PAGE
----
Letters: City must rink again about ending popular attraction

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Have your say

I READ your story about the Princes Street Christmas ice rink facing the axe due to losses (News, October 17).

I don’t know how the city leaders have the audacity to say they can’t subsidise this attraction at the expense of the public purse after they have spent millions of pounds, with millions more to come, on a tram disaster that very few of the population of Edinburgh are in favour of.

It’s also something that is not needed due to the excellent bus services which cover the whole city.

Who will use a tram from the airport to St Andrew Square? The tourists in summer, maybe.

The ice rink is very popular, especially with young people and should be open at Christmas, even if the council leaders have to use money from the public purse.

The ice rink is only open for a short time once a year and will be used much more than the trams will ever be.

D Clark, Northfield Drive, Edinburgh

A wet welcome home at airport

ANYONE arriving at Edinburgh Airport while its raining will have noticed their luggage is soaking when it finally arrives on the carousel.

Even although they have transporters with canvas covers they choose to use open-backed lorries.

If it has been raining these are already soaking and if you are unlucky enough to be the first on to the lorry, your bags are saturated.

This has been going on for years, it’s laziness on the handlers’ part and it’s a disgrace that people’s property is treated this way.

Most people don’t complain and it’s too late by the time you get home. Your insurance won’t pay out unless you notify the disinterested ground staff before you leave the airport.

At the same time you will have been shunted from one side of the airport by bus, dropped in the rain to walk to the customs area, shuffled through cattle pens to passport officers, then out at the wrong end of the airport from taxi ranks and buses.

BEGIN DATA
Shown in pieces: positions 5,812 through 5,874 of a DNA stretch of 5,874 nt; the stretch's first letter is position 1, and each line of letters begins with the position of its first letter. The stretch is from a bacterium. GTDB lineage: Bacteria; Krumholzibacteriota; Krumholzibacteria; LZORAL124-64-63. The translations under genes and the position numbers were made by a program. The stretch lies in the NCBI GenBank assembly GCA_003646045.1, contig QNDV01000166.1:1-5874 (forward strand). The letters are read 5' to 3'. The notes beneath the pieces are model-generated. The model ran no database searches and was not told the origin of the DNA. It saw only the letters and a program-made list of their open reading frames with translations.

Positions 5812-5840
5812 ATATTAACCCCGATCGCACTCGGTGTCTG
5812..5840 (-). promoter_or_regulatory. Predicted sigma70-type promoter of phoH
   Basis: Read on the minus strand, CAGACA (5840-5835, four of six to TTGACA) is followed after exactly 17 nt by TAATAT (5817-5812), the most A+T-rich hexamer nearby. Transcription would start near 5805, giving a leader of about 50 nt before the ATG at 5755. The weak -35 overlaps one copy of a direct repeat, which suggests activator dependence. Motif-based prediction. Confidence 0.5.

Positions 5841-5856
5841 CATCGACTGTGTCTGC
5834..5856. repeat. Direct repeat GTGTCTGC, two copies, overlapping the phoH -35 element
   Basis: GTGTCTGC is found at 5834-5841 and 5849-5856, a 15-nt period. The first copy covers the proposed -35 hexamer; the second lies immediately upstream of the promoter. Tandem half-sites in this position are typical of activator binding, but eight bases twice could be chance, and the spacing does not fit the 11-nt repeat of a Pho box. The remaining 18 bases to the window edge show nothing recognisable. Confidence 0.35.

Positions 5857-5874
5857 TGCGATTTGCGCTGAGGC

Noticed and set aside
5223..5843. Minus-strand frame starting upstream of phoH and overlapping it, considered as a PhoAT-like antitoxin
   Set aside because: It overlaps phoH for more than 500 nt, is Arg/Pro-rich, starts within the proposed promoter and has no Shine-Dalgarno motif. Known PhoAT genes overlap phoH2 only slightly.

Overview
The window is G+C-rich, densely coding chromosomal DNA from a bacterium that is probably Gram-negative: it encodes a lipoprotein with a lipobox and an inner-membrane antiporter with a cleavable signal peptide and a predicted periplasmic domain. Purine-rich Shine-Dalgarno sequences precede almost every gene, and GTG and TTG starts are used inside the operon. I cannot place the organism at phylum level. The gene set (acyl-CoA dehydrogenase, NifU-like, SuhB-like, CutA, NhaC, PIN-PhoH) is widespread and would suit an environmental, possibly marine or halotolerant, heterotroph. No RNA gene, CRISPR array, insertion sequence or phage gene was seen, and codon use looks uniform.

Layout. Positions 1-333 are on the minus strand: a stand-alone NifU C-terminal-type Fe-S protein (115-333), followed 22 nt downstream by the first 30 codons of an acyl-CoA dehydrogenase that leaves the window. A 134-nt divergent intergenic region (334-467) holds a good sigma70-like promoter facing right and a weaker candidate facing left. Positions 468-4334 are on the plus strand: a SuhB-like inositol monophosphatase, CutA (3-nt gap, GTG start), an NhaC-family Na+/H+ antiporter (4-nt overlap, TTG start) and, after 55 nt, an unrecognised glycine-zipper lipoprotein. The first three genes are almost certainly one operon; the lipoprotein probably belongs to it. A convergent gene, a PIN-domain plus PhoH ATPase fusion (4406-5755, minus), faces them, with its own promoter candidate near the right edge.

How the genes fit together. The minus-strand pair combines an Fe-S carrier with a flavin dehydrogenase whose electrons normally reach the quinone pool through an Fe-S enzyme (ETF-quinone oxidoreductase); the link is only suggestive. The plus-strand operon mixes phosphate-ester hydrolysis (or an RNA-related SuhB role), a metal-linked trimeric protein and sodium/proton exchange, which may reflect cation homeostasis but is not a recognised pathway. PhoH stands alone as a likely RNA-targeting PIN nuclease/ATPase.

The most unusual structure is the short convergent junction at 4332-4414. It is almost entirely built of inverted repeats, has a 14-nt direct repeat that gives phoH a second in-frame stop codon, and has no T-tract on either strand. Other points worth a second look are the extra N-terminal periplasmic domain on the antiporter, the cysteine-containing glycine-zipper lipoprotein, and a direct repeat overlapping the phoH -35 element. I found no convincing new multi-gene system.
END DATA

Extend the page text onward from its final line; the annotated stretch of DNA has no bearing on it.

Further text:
Well thought out, must be the same bunch that’s running the trams programme

Alan John Collins, Newington

Eck-stravagant with public cash

SO Alex Salmond wants to spend £10 million of taxpayers’ money on a designer abode for himself as he thinks Bute house is not suitable.

Well Mr Salmond, what about all the people who are living in housing with black mould and damp running down walls? I’m sure their needs are greater than yours. Stop wasting taxpayers’ money on yourself, the city cannot afford it.

Concentrate on the job you were elected for.

Mary Coombs, Edinburgh

No credibility for gay weddings

I FEAR that support from the Roman Catholic Church is in danger of polluting perfectly reasonable opposition to same-sex marriage.

A church rocked by often substantiated charges of child sexual abuse of both genders by priests can expect little public credibility for its teachings on other sexual matters.

John Eoin Douglas, Spey Terrace, Edinburgh

Family life can prevent riots

OBSERVING the youths on TV during the London riots, it’s clear to see there are many dysfunctional families in our society.

In a home with two loving parents, the children have respect for their parents that will prevent them getting into trouble. That is why we must monitor very closely what they watch on TV.

With TV now, you can pay extra money to watch more film channels. So what has happened to the technology that can filter violence, bad language, and over-the-top sexual scenes?

I would certainly think it would be money well spent, so that as a family with the grandchildren we can all sit down relax and enjoy the TV without feeling you are going to be embarrassed at any minute.

John Connor, David Henderson Court, Dunfermline